FDA approves first-ever drug for rare blood disorder
SILVER SPRING, Md. — The Food and Drug Administration has approved a treatment made by Alexion Pharmaceuticals for a rare blood disorder that affects children.
The FDA announced the approval of Soliris (eculizumab) for atypical hemolytic uremic syndrome, a rare and chronic disease that can lead to kidney failure, stroke and death. According to the FDA, aHUS accounts for 5% to 10% of all cases of hemolytic uremic syndrome.
"This is the first approval of a drug for treating this life-threatening disease, and the first approval for use of Soliris in children," FDA Office of Hematology and Oncology Products Richard Pazdur said. "This approval underscores how an increased understanding of the biology of the disease and how a drug interacts with that process can expedite drug development."
Ridding homes of bed bugs, one spray at a time
MORRISTOWN, N.J. — Bayer HealthCare’s Rid brand is taking its battle beyond lice with the introduction of Rid home lice, bed bug and dust mite spray.
"Rid is a household name for moms and healthcare professionals, who have dealt with lice, but the same active ingredient that can kill lice and their eggs can now be used for bed bugs," Bayer HealthCare VP U.S. marketing and new business development Barton Warner said.
The spray, which can be used on mattresses, baseboards and moldings as a first step to help eliminate bed bugs, is available in the first aid aisle of most drug stores, the company said.
For tips on how detect and eliminate bed bugs, click here.
Study: Gestational diabetes, prediabetes could increase breast cancer risk in African-American women
WASHINGTON — Researchers have found signaling pathways in cells that may allow earlier detection and prevention of cancer in African-American women.
According to a study presented at the American Association of Cancer Research’s Fourth AACR Conference on the Science of Cancer Health Disparities in Washington, while the pathways can be detected in cells that have not become cancerous, they also are linked to how cells consume and break down sugar, which raises concern that such conditions as gestational diabetes and prediabetes could stimulate precancerous cells and make them cancerous.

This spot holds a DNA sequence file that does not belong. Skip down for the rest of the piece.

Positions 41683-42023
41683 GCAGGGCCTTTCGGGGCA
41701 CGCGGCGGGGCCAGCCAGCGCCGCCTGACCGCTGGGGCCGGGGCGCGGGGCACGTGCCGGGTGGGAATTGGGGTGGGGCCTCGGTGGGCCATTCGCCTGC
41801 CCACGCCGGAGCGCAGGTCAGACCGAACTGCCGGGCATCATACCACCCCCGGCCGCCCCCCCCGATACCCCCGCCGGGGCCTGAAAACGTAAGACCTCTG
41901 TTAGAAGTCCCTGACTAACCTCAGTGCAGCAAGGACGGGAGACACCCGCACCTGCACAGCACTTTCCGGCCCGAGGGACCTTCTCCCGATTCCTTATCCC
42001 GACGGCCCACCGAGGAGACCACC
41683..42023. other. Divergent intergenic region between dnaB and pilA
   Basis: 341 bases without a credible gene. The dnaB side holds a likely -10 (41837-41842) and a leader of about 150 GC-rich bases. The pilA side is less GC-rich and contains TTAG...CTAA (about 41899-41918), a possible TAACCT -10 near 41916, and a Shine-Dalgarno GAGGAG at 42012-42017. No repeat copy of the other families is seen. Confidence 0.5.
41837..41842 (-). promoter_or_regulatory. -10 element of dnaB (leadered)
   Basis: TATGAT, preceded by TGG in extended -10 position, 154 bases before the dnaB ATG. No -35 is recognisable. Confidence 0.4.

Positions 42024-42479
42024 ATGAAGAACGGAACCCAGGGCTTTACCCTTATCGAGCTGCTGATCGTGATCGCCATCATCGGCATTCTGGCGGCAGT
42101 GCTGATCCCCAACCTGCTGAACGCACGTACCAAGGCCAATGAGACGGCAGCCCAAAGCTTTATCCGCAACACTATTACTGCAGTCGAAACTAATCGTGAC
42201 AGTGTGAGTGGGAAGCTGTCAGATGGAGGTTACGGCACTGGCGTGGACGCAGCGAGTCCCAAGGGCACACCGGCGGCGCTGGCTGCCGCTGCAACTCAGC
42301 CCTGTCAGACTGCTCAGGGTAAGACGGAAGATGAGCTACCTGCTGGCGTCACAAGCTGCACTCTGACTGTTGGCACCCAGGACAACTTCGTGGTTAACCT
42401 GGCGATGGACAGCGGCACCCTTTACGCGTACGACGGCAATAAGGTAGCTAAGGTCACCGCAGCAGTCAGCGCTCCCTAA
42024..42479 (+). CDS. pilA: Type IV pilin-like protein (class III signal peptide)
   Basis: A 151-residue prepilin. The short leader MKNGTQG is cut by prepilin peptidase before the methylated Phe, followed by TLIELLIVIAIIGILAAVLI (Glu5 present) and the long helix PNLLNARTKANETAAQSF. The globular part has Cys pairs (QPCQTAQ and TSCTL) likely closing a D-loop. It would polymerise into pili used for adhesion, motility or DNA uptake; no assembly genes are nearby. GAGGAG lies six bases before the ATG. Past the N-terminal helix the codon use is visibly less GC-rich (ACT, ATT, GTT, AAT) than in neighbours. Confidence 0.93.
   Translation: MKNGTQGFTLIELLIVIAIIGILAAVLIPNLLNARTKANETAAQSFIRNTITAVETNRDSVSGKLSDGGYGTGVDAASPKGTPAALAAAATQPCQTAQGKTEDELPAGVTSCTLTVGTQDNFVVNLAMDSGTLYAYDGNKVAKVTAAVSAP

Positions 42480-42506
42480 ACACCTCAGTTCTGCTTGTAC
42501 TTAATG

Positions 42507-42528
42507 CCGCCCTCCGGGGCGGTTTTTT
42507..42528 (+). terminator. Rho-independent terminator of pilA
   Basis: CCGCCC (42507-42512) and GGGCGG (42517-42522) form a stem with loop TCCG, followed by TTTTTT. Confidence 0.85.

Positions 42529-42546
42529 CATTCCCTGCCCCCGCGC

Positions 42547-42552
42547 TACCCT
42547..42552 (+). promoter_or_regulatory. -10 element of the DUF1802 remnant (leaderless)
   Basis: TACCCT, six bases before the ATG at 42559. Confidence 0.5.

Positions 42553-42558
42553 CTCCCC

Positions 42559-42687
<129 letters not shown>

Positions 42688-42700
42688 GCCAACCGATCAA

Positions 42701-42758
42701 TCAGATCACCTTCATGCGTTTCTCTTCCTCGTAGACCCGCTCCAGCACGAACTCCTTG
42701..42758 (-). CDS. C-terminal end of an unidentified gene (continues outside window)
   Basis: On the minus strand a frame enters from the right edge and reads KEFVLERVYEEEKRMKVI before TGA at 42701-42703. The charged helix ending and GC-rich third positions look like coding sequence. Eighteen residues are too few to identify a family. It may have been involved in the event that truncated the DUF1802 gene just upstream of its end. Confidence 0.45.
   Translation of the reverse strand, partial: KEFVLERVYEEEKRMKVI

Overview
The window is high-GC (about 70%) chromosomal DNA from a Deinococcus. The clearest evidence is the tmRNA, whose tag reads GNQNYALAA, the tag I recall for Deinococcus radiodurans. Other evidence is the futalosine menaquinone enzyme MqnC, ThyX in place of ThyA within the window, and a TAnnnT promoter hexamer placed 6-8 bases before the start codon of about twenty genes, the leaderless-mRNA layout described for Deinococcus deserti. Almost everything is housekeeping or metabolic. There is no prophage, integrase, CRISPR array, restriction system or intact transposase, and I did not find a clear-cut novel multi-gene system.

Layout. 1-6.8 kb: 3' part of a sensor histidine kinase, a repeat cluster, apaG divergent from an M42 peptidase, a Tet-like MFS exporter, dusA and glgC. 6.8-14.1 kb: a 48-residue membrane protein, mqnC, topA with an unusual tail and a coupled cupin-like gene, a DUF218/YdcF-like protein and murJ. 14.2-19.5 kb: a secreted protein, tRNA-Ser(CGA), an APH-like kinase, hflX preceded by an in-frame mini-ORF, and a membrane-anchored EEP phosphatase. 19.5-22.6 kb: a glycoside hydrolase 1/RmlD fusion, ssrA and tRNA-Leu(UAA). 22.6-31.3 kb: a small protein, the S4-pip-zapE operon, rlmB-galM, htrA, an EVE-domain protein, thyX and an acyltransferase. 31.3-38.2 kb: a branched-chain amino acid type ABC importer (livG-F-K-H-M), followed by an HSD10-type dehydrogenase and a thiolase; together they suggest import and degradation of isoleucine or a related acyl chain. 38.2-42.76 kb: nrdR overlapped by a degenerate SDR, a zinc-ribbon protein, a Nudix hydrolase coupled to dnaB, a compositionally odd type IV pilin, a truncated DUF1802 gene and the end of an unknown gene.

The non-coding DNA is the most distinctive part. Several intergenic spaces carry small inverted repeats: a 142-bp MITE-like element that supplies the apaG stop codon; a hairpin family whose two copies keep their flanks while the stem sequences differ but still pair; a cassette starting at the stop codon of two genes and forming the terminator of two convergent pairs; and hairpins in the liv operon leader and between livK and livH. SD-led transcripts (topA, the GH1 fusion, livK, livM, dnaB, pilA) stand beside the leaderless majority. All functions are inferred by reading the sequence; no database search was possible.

"We see a lot of very aggressive, triple-negative breast cancers among young African-American women and a very high death rate, with only 14% alive at five years," Duke University professor of medicine and study researcher Victoria Seewaldt said. "We wanted to figure out why this was occurring among these women."
Seewaldt and her colleagues looked at two independent groups of 39 and 38 premenopausal African-American women who were considered to be at high risk of cancer because they had mothers or sisters who died of breast cancer at an early age.
"We found that in a high proportion of high-risk African-American women, these precancerous cells were taking in a high amount of glucose, and they also had activation of insulin signaling," Seewaldt said. "In these women, we would worry that if they had developed gestational diabetes that the condition could really stimulate precancerous cells."
Seewaldt said that exercise, weight loss and the diabetes drug metformin provided opportunities for preventing aggressive breast cancer in African-American women.
"These are things where a community approach could really make a difference," she said.